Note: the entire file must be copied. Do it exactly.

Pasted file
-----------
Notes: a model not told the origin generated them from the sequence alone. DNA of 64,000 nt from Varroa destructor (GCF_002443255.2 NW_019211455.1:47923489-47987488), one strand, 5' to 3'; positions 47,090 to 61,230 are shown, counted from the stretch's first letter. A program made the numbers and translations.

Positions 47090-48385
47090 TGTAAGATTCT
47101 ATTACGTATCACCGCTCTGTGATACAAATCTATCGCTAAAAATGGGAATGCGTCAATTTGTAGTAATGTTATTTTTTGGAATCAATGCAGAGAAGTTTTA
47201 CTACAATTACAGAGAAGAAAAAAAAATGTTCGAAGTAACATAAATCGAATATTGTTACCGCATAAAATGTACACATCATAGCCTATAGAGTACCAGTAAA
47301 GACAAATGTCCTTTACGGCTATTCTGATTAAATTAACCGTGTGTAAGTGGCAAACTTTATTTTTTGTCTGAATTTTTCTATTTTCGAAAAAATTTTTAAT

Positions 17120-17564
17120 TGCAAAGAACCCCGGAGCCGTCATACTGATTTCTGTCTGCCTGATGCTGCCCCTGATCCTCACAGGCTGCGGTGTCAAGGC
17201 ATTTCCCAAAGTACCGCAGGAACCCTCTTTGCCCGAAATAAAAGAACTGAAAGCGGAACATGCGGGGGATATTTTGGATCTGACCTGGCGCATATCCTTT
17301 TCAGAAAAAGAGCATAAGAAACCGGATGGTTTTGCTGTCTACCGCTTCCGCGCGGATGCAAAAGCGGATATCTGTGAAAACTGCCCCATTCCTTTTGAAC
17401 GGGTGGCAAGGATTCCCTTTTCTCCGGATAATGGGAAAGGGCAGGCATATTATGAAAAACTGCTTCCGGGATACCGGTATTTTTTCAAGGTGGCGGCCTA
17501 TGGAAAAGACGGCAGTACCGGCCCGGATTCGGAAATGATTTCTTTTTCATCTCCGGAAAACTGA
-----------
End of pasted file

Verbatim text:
Notes: a model not told the origin generated them from the sequence alone. DNA of 64,000 nt from Varroa destructor (GCF_002443255.2 NW_019211455.1:47923489-47987488), one strand, 5' to 3'; positions 47,090 to 61,230 are shown, counted from the stretch's first letter. A program made the numbers and translations.

Positions 47090-48385
47090 TGTAAGATTCT
47101 ATTACGTATCACCGCTCTGTGATACAAATCTATCGCTAAAAATGGGAATGCGTCAATTTGTAGTAATGTTATTTTTTGGAATCAATGCAGAGAAGTTTTA
47201 CTACAATTACAGAGAAGAAAAAAAAATGTTCGAAGTAACATAAATCGAATATTGTTACCGCATAAAATGTACACATCATAGCCTATAGAGTACCAGTAAA
47301 GACAAATGTCCTTTACGGCTATTCTGATTAAATTAACCGTGTGTAAGTGGCAAACTTTATTTTTTGTCTGAATTTTTCTATTTTCGAAAAAATTTTTAAT

Positions 17120-17564
17120 TGCAAAGAACCCCGGAGCCGTCATACTGATTTCTGTCTGCCTGATGCTGCCCCTGATCCTCACAGGCTGCGGTGTCAAGGC
17201 ATTTCCCAAAGTACCGCAGGAACCCTCTTTGCCCGAAATAAAAGAACTGAAAGCGGAACATGCGGGGGATATTTTGGATCTGACCTGGCGCATATCCTTT
17301 TCAGAAAAAGAGCATAAGAAACCGGATGGTTTTGCTGTCTACCGCTTCCGCGCGGATGCAAAAGCGGATATCTGTGAAAACTGCCCCATTCCTTTTGAAC
17401 GGGTGGCAAGGATTCCCTTTTCTCCGGATAATGGGAAAGGGCAGGCATATTATGAAAAACTGCTTCCGGGATACCGGTATTTTTTCAAGGTGGCGGCCTA
17501 TGGAAAAGACGGCAGTACCGGCCCGGATTCGGAAATGATTTCTTTTTCATCTCCGGAAAACTGA